12. February 19th, 2009 at 14:06 | #12

    When I worked at Cassatt, our abstraction wasn't a virtual machine, but a file system. We could boot that file system (via PXE) on any machine equipped to take it. For Linux, this meant almost universal portability across bare metal x86 systems, for Window this approach was basically a fail.
    Abstraction is what is important to cloud computing, not virtualization–a big difference.

  13. February 19th, 2009 at 14:19 | #13

    Incomplete Response to your Incomplete Thought.
    I've assumed virtualization will be an integral part of cloud computing – for economic reasons.
    The CONSUMERS of cloud are expecting to save money. Therefore the PROVIDERS of cloud will need to maximize and optimize and drive down their delivery costs.
    Take an Enterprise Data Center… Virtualizing 100 servers is far more efficient and cost effective than 100 non-virtualized physical alternatives. Now extend the base arguments into Multi-Tennant Cloud Provider model… on much much larger scales.
    Further. I don't assume the "cloud" will all be based on x86 Virtualization. For example, "honking" zSeries servers can run thousands of Linux servers (not to mention they are a lot more mature with regards to Hardware Isolation, Fault Tolerance, etc.)
    Since the "cloud" will shield the HOW from Cloud Consumers, it will all come down to economics for the Cloud Providers.
    Should you care if Virtualization is an integral part of the cloud???
    The Consumer of cloud should only care about their experience and their cost.
    The Provider of cloud cares in that they must assure those experience and cost expectations.

  14. Joel
    February 19th, 2009 at 15:53 | #14

    rather than answer your question about whether or not virtualization is necessary for a cloud directly, it's probably more fun to toss these out as better more precise and accepted definitions of both is still needed:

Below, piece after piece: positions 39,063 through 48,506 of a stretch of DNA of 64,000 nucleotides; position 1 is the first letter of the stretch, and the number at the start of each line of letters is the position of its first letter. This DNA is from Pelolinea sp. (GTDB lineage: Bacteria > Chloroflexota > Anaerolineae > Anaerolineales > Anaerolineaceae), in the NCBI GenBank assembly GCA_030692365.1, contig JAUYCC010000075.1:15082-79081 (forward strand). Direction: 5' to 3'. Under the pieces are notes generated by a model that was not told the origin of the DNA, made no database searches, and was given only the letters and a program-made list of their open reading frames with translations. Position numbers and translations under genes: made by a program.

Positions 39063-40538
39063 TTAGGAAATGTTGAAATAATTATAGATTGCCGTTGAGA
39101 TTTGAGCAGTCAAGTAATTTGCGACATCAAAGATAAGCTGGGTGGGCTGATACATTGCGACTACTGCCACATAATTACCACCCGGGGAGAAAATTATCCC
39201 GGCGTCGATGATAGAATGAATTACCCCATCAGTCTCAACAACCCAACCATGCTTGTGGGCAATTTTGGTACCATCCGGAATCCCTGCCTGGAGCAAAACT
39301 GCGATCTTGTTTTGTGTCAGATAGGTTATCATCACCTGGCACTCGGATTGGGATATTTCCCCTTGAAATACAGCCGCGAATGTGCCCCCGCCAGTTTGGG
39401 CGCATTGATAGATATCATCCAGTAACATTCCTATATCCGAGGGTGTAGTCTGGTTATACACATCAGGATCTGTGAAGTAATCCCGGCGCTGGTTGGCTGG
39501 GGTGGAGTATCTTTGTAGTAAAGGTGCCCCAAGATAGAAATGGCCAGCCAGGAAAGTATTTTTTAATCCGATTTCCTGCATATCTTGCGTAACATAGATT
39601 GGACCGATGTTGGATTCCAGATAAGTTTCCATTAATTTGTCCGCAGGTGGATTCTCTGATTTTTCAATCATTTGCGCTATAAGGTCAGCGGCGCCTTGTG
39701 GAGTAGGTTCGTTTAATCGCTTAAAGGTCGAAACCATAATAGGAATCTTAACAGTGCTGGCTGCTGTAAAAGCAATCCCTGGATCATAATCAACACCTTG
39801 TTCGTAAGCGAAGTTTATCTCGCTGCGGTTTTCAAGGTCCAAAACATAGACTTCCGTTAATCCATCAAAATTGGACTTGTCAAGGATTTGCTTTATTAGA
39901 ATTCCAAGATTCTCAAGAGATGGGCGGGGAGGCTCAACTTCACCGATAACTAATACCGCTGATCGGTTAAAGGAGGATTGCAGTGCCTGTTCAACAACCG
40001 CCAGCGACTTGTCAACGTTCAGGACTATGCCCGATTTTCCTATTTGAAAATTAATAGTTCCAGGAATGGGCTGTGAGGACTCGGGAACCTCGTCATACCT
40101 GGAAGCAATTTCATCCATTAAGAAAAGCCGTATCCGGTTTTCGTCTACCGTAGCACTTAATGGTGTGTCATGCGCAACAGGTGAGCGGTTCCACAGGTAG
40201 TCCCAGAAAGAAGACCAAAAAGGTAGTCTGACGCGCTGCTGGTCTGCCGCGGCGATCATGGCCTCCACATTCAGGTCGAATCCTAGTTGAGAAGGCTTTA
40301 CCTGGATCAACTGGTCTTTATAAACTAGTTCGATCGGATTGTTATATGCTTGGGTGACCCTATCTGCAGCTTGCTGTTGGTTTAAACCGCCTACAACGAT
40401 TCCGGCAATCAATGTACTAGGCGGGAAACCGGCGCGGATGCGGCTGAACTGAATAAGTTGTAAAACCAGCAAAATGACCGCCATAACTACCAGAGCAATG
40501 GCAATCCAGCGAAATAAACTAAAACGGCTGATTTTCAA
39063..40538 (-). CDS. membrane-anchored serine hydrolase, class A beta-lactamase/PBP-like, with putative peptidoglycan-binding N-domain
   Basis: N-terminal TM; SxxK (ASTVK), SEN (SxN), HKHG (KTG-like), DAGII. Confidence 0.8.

Source : http://www.hpcwire.com/features/Berkeley-Releases
    Source: http://www.eecs.berkeley.edu/Pubs/TechRpts/2009/E… (Above the Clouds [PDF])

  15. February 19th, 2009 at 16:21 | #15

    Did I understand correctly that you think the Berkeley paper gives a more precise and accepted definition of either Cloud Computing or virtualization!? I know Sun is involved as an affiliate sponsor of the RAD Lab, but I respectfully disagree that it's more "fun." šŸ˜‰
    'Twould appear you haven't seen my opinion on the Berkeley paper (or others if you're suggesting that their definition is "accepted") since you posted it here…

  16. February 20th, 2009 at 04:41 | #16

    I know I'm a simpleton, but I view cloud computing as what is being delivered and virtualization as one of the ways to deliver it. Thus neither are mutually exclusive. You can deliver a cloud service exclusive of virtualization (I know a bunch of folks have made that point). It may not be too smart, but it can be done.
    The real problem over time is expectations. As these terms get poked, prodded, and manipulated by all the marketing hacks out there, each term will lose it's definition. That's why I try to stay away from these arbitrary category names. What is one person's cloud is another's virtualized infrastructure.
    If we'd all just focus on what business problems we are trying to solve (as opposed to coming up with fancy terms for how we solve them), we'd be a lot more productive.
    Mike Rothman, Your friendly neighborhood marketing hack

  17. D. Morgan
    February 20th, 2009 at 10:29 | #17

    Where do you draw the line between cloud computing and a classic outsourcing model? Usually when I think outsource I think dedicated physical systems, with cloud at least currently it's more along the lines of grow as you need to, spin up more systems from a pool of virtualized resources. I think this is a huge differentiator from a security perspective. Dedicated physical systems is a much different risk model than virtual systems.

  18. February 25th, 2009 at 16:07 | #18

    Jeez, I go on vacation and miss a good cloud conversation. :^) I summarized a lot of what you guys have been talking about here, thanks to your virtualization/cloud computing relationship incomplete thought, Chris, added a dash of commentary on this week's VMworld Europe announcements, and posted it all here: http://is.gd/kRmz
    I agree with many of the commenters above: virtualization is pretty useful in certain circumstances, but isn't always required for cloud computing. Despite what VMware says.

  1. June 11th, 2009 at 07:01 | #1